Three dimensional angles in general are a tougher concept altogether. You are now talking about a single vector in x,y,z and not a comparison between two. To be perfectly honest, I myself am not completely comfortable with this notion. From what I can remember though, this type of interpretation does rely on breaking down the xyz vector into two vectors in xy and xz. After this is done then the angle of separation between these two vectors is calculated.

Not too long ago we had an ongoing thread trying to detail the intracacies of steradians which are another interpretation of three dimensional angles. (They are strictly speaking square radians.) They are used by those who deal with three dimensional projections regularly. Perhaps this would be an informative study for you. I know it left me scratching my head for a while. I will mention that I did not find a direct relationship between steradians and normal two dimentional angles other than the strict definition of a steradian itself. Briefly, I know how they calculate the steradian, but I do not see the connection to two dimensional angles. Type steradian into your browser and do some reading on the subject and you will see what I mean.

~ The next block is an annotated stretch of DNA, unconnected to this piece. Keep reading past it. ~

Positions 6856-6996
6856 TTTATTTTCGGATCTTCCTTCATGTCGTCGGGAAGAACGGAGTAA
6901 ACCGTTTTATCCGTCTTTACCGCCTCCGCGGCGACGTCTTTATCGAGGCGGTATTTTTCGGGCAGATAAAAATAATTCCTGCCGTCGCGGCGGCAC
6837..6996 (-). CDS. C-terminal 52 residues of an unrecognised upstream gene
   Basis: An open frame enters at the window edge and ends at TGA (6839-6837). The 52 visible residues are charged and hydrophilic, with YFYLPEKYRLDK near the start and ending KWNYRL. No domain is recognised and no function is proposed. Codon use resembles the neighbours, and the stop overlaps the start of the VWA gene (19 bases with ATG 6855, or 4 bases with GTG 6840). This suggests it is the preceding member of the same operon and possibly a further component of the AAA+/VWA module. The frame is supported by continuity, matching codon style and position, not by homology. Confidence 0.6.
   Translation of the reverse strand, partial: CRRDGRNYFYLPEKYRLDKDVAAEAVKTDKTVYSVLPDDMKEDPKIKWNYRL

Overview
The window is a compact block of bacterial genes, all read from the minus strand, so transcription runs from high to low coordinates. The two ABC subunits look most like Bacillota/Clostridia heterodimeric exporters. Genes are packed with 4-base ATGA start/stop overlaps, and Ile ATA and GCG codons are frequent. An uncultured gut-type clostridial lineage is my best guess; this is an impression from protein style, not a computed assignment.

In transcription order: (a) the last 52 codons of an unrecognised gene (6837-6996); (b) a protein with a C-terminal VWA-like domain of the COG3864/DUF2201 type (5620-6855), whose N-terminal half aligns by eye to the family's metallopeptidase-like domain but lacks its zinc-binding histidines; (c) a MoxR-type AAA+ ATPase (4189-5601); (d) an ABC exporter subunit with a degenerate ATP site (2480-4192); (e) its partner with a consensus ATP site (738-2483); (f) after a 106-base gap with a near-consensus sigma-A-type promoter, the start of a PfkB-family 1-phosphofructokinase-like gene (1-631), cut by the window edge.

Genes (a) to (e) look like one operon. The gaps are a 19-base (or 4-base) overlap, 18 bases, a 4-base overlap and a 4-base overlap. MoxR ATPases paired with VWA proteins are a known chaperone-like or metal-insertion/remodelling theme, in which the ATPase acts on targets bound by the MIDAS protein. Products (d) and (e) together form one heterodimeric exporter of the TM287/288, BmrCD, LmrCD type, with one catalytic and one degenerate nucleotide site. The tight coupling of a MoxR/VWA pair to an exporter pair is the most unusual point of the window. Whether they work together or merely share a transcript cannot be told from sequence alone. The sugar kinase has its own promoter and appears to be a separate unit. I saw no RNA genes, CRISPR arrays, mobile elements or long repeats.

Perhaps one of the more knowledgable members here can help you out more. Good luck.

]]>So with that in mind, how do you consider a projection in 3D? Say you have an xyz, and you want to project off of that point a magnitude, bearing, and pitch. What role does pitch play in the 3D projection? Deep waters... Thanks for shedding some light already!]]>

The easiest way of imagining this is like this. If you have any two vectors with x, y, and z components then there will exist some plane, say w, that they both share. The angle that you compute is thus just the angle between the two on this plane.

Does that make more sense?

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